The Characters (Masterplots II: British and Commonwealth Fiction Series)
Though The Spire is populated by several important characters, in a sense the only character in the novel is Jocelin. Everything in it is rendered through his eyes; all others are seen merely as components of an emerging vision which Jocelin believes is divinely inspired. This story of a “master builder” who builds too high (often compared to Henrik Ibsen’s play of that title) is a deceptively simple account of a man beset by pride and obsessed with his own self-image. From the beginning yf the novel, when Jocelin observes the model of the spire standing in front of the cathedral’s crossways, it is clear that his “prayer” is a phallic gesture, a product of his own self-love:
The model was like a man Iying on his back. The nave was his legs placed together, the transepts on either side were his arms outspread. The choir was his body; and the Lady Chapel, where now the services would be held, was his head. And now also, springing, projecting, bursting, erupting from the heart of the building there was its crown and majesty, the new spire.
This description prefigures what will become in the novel the close identification between Jocelin’s body and the building of the spire; here, it acts as a substitute for his sexual desires regarding Goody Pangall. He remarks that “now there was a kind of necessary marriage: Jocelin and the spire.” He dreams that his body is the...
(The entire section is 541 words.)
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Characters Discussed (Cyclopedia of Literary Characters, Revised Third Edition)
Jocelin, the dean of the Cathedral Church of Our Lady, somewhere in England. He obtained the position through the influence of his aunt, who was mistress to a previous king. Despite this connection, Jocelin appears a spiritual man, full of visionary faith, feeling called by God to construct a tower and spire for the cathedral. At first, the vision is seen by Jocelin as an act of faith over material impossibilities, such as inadequate foundations. He feels tremendous joy and love as this act of faith begins to take shape. He sees his vision as providing the willpower to motivate those who doubt the feasibility of the project. As opposition and difficulties mount, however, he finds that his will becomes more naked. He realizes that self-sacrifice may not be cost enough; he starts to “sacrifice” those around him, for example, making no move to protect Goody Pangall or her husband. Eventually both die. He also learns to shut difficult people and situations out of his consciousness, to become indifferent to them. This enables him to remain totally uncompromising, whatever the consequences. His will becomes all-consuming and obsessive, and he neglects all of his other duties as he drives the workmen.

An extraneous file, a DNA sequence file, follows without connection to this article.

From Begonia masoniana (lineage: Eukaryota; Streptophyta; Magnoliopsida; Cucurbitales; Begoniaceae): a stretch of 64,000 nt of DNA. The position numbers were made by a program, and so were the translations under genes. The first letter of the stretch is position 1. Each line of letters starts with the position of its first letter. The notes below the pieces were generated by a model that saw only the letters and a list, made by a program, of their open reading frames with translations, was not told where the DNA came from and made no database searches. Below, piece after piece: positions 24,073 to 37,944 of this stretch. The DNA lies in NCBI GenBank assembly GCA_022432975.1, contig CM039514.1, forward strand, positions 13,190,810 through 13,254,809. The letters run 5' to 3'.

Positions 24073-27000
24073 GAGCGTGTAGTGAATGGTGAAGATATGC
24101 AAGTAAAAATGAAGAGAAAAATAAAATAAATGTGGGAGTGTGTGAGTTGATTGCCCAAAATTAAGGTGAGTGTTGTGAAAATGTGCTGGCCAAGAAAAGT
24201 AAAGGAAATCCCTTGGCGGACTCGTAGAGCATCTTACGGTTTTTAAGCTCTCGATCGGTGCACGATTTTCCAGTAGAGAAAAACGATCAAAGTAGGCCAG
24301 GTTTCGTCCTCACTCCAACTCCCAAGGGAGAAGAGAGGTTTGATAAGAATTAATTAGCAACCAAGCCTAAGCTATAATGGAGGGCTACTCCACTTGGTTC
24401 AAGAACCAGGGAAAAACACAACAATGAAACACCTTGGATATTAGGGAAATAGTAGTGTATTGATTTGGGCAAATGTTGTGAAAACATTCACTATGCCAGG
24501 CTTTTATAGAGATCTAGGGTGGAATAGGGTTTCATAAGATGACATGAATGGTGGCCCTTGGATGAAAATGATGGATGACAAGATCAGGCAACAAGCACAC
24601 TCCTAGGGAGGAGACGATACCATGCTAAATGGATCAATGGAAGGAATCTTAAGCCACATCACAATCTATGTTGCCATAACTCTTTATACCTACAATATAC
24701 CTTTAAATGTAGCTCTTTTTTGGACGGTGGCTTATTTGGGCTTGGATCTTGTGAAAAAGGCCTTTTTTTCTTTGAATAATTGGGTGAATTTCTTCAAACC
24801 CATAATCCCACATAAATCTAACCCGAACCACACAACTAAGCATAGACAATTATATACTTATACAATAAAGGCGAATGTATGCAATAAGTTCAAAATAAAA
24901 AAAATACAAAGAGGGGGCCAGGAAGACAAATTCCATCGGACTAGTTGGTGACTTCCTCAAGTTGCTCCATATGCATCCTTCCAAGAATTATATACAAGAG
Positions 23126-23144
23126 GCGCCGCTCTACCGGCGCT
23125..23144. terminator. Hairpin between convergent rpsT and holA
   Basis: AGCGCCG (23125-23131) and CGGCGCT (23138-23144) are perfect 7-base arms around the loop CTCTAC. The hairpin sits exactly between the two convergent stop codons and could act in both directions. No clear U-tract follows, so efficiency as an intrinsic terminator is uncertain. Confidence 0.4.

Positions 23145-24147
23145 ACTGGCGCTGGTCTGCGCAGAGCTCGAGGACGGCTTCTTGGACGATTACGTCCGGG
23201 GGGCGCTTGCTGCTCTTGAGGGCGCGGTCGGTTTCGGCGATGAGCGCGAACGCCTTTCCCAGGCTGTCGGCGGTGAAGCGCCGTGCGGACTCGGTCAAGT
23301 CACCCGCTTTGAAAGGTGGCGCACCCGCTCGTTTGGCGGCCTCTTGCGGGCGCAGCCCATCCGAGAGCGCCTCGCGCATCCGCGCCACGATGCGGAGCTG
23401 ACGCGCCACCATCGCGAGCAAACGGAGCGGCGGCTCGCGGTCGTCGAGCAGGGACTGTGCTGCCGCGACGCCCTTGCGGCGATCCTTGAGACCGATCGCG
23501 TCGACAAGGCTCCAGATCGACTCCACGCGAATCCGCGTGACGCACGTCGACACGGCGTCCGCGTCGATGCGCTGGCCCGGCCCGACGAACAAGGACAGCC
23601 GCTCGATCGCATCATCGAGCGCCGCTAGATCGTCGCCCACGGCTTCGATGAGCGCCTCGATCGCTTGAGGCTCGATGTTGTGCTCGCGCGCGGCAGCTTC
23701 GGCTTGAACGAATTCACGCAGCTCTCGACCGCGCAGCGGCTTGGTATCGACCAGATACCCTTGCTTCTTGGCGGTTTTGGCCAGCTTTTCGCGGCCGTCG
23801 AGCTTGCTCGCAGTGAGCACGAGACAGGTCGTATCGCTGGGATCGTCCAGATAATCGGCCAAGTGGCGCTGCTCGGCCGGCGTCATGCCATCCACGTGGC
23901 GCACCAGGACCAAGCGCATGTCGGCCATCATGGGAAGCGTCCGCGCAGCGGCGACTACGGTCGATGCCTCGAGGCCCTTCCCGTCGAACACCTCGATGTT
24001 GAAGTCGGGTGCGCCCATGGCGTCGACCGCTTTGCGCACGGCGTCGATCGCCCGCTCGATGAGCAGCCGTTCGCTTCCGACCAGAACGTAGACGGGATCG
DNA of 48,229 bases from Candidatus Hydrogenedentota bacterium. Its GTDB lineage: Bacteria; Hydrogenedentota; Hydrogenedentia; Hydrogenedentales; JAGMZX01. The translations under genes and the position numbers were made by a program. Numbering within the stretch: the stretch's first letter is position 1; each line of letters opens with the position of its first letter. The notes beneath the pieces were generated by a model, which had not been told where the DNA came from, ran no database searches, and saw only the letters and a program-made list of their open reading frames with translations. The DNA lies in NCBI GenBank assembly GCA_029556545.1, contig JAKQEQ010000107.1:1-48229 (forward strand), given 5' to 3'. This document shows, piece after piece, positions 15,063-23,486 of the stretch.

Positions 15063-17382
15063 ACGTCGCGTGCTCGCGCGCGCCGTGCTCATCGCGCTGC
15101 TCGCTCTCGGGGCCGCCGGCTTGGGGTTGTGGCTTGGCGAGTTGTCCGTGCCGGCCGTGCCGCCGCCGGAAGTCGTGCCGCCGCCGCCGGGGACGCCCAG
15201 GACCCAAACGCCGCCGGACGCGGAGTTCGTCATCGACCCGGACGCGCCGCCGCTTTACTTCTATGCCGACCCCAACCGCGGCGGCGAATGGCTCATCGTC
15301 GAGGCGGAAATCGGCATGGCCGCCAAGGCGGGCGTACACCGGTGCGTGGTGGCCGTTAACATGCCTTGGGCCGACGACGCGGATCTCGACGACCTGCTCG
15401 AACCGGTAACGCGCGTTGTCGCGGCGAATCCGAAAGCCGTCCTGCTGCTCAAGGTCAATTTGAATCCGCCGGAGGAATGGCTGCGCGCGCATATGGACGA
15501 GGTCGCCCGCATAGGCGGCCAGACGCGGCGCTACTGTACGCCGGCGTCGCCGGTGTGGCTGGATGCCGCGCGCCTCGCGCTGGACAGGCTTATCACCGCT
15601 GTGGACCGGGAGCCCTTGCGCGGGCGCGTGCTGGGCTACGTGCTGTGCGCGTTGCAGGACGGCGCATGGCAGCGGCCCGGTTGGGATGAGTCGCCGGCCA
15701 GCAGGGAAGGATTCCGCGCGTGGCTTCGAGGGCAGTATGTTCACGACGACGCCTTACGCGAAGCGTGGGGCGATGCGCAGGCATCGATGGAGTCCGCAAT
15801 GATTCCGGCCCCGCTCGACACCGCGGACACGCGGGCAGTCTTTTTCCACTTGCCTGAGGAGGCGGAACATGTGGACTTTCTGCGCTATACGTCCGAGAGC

Roger Mason, the master builder, the only person, as far as Jocelin is concerned, who has the skill and the workers to build so ambitiously. Roger cannot respond to Jocelin’s faith. When he discovers...
(The entire section is 637 words.)
Dean Jocelin is the human force behind the building of the spire. He is a study in contradictions, and as such he reflects the theme. The idea of building the spire comes to him in a vision, so he believes he has been chosen to do God's work. But soon, religious fervor is replaced by pride and will as Jocelin exploits all those around him to achieve his aims. He simply shuts out from his awareness the damage he is doing, until in the end of the novel, he is forced to see the evil in himself.
Roger Mason, the master builder, is the representative of reason which opposes Jocelin's spiritual impetus. He calculates that the foundations are not adequate for the spire but is overruled and overrun by Jocelin.
Pangall and his wife Goody are two other victims of Jocelin's monomania. Their fate and that of the master builder demonstrates the degree of corruption that is part and parcel of raising the spire.
(The entire section is 164 words.)